The film was released in 1988 to good acclaim, winning the Golden Seashell Award at the San Sebastián International Film Festival, though failed to gain much notice in the UK or internationally. With BFI’s dual format release this marks the high definition debut of the film on Blu-ray, giving new life to a film more or less rescued from obscurity.

Note this is a region B Blu-ray which can only be played on region B or region free Blu-ray players

Video

BFI presents the film in 1080p in the original theatrical aspect ratio of 1.85:1 in the AVC MPEG-4 codec. The film was scanned at 2K from the original 35mm color interpolative element. As stated, the bleach bypass process has muted the colors to a pale shade, and the transfer reflects that. The picture was also digitally restored removing dust and specs from the image though it does have imperfections remaining on certain spots, but you’d really need to have a keen eye to notice. The very minor damage is never distracting, the picture is stable in framing, and colors are also stable with no fluctuations. The picture looks very good yet on the soft side, though granted that was the intention.

The film’s runtime is 116:17

Audio

English LPCM 2.0 mono
The audio was remastered from the original 35mm optical track negative. It is not a lively soundtrack with music and effects being quite minimal. It is a dialogue driven production and there are no problems with the audio in that sense. The singing of the Welsh anthem during the auction scene does get a little distorted with everyone singing, but for the most part dialogue is always intelligible and well balanced, with no pops and cracks in the soundtrack.

There are optional English HoH subtitles in a white font for the feature.

Extras

This is a dual format Blu-ray plus DVD release with the film and extras being identical in content for both discs with one minor exception of the DVD-ROM content being DVD exclusive.

Blu-ray Extras

An Introduction by Andrew Grieve (19:18)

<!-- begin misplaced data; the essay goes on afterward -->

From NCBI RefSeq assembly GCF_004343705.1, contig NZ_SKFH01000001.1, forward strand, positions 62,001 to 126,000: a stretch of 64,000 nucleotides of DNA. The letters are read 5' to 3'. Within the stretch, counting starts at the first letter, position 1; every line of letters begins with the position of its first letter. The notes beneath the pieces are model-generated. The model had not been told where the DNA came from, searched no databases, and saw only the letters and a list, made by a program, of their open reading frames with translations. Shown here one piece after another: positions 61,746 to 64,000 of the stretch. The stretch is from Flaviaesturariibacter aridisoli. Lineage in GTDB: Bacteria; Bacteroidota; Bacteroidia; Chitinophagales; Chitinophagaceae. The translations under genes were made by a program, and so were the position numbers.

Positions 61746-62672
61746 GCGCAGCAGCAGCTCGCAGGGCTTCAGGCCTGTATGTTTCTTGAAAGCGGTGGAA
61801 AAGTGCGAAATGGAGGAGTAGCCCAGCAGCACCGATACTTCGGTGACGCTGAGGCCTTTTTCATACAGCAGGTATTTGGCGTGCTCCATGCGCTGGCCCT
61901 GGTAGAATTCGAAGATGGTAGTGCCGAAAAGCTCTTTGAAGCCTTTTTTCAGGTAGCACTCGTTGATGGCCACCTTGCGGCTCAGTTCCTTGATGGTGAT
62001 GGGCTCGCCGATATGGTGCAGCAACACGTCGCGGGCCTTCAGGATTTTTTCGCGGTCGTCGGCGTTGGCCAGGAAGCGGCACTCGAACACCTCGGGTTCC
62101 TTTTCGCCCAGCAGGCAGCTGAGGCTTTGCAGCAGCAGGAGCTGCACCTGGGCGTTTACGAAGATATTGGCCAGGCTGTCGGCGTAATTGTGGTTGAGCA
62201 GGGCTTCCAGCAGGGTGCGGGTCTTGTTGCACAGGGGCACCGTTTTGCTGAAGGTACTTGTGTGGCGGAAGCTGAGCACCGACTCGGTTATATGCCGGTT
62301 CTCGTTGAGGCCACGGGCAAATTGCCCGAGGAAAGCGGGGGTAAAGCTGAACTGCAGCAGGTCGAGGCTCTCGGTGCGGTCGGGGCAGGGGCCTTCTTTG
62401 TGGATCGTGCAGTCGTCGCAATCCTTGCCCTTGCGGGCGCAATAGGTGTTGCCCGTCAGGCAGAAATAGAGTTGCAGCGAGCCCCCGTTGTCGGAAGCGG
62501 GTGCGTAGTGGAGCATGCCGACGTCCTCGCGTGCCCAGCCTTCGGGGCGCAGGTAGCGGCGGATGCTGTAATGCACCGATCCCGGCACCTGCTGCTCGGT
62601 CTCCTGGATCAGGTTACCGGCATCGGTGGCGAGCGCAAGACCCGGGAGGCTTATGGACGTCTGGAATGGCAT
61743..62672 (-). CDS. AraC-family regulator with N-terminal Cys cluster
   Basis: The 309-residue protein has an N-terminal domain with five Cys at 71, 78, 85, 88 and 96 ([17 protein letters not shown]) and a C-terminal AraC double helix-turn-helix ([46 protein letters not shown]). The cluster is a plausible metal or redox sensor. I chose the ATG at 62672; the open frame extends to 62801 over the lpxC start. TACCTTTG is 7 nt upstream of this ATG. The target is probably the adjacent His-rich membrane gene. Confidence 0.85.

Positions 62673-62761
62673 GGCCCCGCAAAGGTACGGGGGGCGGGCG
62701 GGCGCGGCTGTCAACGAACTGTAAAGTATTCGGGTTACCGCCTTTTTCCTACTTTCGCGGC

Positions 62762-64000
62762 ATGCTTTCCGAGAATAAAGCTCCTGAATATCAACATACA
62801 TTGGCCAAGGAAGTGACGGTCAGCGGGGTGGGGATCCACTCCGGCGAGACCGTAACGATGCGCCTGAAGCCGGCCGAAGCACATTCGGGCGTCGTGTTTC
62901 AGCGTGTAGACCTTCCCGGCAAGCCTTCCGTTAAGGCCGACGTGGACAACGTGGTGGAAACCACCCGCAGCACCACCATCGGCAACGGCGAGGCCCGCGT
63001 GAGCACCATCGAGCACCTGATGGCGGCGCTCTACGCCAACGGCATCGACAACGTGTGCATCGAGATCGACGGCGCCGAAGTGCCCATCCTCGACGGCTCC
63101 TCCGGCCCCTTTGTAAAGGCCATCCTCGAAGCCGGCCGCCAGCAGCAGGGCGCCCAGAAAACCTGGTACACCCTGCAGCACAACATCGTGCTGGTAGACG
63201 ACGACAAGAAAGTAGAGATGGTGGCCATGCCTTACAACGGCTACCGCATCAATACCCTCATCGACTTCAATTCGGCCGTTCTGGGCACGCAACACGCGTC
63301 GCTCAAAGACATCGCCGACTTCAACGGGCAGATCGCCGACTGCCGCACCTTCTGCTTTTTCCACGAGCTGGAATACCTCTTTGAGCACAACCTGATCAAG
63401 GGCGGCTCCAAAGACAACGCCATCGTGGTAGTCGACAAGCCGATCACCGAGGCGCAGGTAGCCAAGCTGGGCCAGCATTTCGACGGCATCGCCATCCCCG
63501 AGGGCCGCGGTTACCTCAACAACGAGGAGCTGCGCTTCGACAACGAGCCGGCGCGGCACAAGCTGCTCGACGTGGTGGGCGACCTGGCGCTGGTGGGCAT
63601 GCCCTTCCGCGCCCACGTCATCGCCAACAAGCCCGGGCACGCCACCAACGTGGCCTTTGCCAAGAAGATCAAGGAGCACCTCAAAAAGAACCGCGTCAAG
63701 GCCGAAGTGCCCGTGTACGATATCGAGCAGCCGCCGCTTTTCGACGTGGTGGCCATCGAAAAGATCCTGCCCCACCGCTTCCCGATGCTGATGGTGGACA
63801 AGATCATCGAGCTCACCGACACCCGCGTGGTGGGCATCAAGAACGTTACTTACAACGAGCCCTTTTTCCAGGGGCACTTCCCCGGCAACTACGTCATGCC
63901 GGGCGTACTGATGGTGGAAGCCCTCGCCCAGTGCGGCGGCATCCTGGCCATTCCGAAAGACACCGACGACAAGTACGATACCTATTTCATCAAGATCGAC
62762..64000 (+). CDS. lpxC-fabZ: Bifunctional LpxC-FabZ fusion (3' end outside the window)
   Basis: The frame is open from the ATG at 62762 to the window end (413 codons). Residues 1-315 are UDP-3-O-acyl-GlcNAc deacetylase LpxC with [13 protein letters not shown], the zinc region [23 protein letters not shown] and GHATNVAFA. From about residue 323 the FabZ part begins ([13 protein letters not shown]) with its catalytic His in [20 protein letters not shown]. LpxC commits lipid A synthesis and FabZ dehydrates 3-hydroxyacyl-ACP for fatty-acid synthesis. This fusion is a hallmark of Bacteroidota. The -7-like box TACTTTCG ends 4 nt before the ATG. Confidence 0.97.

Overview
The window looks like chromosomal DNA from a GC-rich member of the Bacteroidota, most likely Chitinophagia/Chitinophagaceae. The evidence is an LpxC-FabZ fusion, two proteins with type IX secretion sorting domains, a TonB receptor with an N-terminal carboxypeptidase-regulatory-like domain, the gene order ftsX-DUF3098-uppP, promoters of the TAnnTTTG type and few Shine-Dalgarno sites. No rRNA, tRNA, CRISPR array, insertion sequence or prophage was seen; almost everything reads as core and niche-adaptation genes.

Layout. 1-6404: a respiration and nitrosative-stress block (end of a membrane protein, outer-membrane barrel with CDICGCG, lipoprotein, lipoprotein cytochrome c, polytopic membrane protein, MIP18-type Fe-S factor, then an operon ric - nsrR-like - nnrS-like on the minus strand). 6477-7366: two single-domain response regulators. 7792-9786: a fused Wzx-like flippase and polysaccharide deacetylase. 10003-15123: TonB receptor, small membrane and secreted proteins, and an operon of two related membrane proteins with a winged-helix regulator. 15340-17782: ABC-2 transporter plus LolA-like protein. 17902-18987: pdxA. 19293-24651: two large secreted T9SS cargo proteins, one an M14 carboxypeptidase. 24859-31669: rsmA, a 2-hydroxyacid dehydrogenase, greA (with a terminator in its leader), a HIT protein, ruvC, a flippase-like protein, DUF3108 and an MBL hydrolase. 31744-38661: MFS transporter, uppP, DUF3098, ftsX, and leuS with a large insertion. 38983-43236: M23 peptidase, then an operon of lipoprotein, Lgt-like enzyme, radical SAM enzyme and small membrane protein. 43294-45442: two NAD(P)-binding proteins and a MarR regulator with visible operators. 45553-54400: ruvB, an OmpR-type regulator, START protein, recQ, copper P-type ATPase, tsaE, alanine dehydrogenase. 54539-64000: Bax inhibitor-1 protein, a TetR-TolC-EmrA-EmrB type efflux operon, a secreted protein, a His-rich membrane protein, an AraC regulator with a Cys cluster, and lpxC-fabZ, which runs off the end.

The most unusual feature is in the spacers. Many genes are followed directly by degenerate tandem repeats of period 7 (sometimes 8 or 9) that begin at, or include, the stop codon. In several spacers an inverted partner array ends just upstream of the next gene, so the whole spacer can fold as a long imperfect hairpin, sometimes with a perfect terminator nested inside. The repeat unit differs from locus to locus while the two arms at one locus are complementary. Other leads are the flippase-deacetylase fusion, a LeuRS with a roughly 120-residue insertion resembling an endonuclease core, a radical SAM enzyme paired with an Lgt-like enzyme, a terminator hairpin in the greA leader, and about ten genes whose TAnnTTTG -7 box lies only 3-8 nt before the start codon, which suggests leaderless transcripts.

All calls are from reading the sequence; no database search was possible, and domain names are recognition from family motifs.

This is a new 2016 interview with the director of the film. Grieve talks about his early days in film and television such as working with Tony Richardson, followed by discussion on “On the Black Hill”. How he felt about the book, getting the financing, location scouting, the difficulty finding actors to play the twin brothers, and the complicated and difficult release of the film.
in 1080p, in 1.78:1, in English LPCM 2.0 with no subtitles

"Special Collections Gallery" featurette (7:06)
Featuring stills in color and black and white, letters, pressbooks, poster, and flyer for the film. There is no sound, no music for this extra. Seems odd that they did not include commentary or music in the background for the extra.
in 1080p

"Shadow on the Mountains" 1931 short film directed by Arthur Elton (20:06)
This 1931 silent short film is a day in the life of a sheep farmer, directed by Arthur Elton for the Empire Marketing Board Film Unit. Rather than a simple educational film or a newsreel, there are some extraordinary shots reminiscent of European avante-garde cinema, with its use of editing, framing, and pacing. The gorgeous landscapes are intercut with closeups of the plants the sheep farmer also tends to, and interestingly there are no intertitles for explanation - it’s purely visual. The BFI’s transfer of the film is excellent. Depth and clarity is top notch with detail on the landscapes in black and white while the wrinkles on the sheep farmer is pin sharp. There are quite a lot of scratches on the frame but that is to be expected from a short film from this age. The new musical score is by Neil Thomas.